FAQs

NHS Girls' hockey coach Brent Bielenberg takes you on a tour of the current Northfield ice arena.

Q: We already have an ice arena -- shouldn't we repair what we have?
A: An estimated $7 million would need to be invested in remodeling the current facility to replace the refrigeration system, renovate the deficient bathrooms, increase the size of the lobby to accommodate program growth and event traffic, and build out locker rooms that would allow a team to sit together. With this approach, the community won't benefit from the economic impact of a multi-use facility -- and estimated $1.8 million each year -- and hockey teams, which have grown significantly in recent years -- will continue to travel for ice time, recreational curlers won't find ice in Northfield, event planners won't have access to a large, flexible space, and baseball and softball players won't have an indoor option other than the at-capacity Dundas Dome.


Q: What will the Northfield ballot say?
A: Residents in Northfield will be asked to vote on whether to approve a property tax increase ($7.50 per month on a $200,000 home) and a one-half of one percent sales tax on goods purchased in Northfield (not including clothing and groceries). The ballot will read: Shall the City of Northfield be authorized to (a) impose a sales and use tax of one-half of one percent (0.50%) and a motor vehicle excise tax of up to $20 per motor vehicle for approximately 20 years or until approximately $17,800,000 plus an amount equal to interest and the cost of the issuance of any bonds is raised, and (b) issue its general obligation bonds in an aggregate principle amount not to exceed $17,800,000 plus the cost of issuing the bonds, to finance any or all of the following: the acquisition, construction and betterment of parks, trails and recreational facilities and the acquisition, construction and betterment of a new multi-purpose combination civic center and ice arena?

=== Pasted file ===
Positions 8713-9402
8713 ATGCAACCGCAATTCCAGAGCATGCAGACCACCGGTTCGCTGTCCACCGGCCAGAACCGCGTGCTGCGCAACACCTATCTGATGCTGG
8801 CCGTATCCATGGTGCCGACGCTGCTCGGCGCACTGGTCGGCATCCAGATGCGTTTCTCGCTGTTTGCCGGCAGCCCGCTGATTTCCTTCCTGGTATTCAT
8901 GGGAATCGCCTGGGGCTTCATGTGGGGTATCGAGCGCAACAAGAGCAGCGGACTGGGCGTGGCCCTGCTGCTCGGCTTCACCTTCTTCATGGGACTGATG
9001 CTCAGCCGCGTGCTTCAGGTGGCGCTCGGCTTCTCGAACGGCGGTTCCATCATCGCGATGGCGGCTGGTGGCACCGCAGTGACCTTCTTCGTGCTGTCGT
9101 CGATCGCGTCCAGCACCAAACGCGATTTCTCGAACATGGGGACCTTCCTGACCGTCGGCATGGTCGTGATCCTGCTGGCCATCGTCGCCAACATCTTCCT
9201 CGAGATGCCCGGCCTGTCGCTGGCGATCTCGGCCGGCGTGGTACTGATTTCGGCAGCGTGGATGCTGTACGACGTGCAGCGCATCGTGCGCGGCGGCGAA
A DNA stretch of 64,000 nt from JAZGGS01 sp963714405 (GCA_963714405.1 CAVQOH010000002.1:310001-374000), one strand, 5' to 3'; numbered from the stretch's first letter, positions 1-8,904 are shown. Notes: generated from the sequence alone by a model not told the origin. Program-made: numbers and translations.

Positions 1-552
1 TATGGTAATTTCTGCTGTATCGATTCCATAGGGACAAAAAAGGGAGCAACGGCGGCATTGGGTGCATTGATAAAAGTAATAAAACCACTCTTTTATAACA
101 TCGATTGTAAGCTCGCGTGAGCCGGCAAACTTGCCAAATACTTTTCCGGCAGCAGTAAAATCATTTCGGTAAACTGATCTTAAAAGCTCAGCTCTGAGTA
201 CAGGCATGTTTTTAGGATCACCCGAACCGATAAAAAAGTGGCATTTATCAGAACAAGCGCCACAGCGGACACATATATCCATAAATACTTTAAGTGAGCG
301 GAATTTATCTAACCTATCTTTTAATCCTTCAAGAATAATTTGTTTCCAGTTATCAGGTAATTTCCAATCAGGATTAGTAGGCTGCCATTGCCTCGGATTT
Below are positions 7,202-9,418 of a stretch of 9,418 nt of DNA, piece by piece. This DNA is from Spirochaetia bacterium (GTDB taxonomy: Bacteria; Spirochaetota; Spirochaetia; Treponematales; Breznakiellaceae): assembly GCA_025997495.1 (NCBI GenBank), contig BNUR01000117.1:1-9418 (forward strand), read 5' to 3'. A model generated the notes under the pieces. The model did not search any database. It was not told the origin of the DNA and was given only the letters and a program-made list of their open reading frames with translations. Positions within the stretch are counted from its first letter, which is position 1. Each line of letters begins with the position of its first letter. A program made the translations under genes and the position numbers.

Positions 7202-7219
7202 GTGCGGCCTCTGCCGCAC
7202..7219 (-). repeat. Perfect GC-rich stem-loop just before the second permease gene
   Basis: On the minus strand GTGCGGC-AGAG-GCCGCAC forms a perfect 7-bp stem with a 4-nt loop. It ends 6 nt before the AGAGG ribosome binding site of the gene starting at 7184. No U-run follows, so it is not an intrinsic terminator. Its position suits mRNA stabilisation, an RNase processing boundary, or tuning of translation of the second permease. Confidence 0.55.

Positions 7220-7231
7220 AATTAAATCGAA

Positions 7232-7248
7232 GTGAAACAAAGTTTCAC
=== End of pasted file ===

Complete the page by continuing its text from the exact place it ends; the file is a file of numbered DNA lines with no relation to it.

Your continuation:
The financing for this referendum has been thoroughly reviewed by Kennedy & Graven, a law firm that specializes in local government in Minnesota.


Q: What will the Dundas ballot say?
A: Residents in Dundas will be asked to vote on whether to approve a one-half of one percent sales tax on goods purchased in Dundas (not including clothing and groceries). The ballot will read: Shall the City of Dundas be authorized to impose a sales and use tax of one-half of one percent (0.50%) and a motor vehicle excise tax of up to $20 per motor vehicle for the longer of 20 years or until approximately $3,500,000 is raised to finance any or all of the following: the acquisition, construction and betterment of parks, trails and recreational facilities and the acquisition, construction and betterment of a new multi-purpose combination civic center and ice arena in Northfield?
The financing for this referendum has been thoroughly reviewed by Kennedy & Graven, a law firm that specializes in local government in Minnesota.


Q: What's in the name Cannon River Civic Center?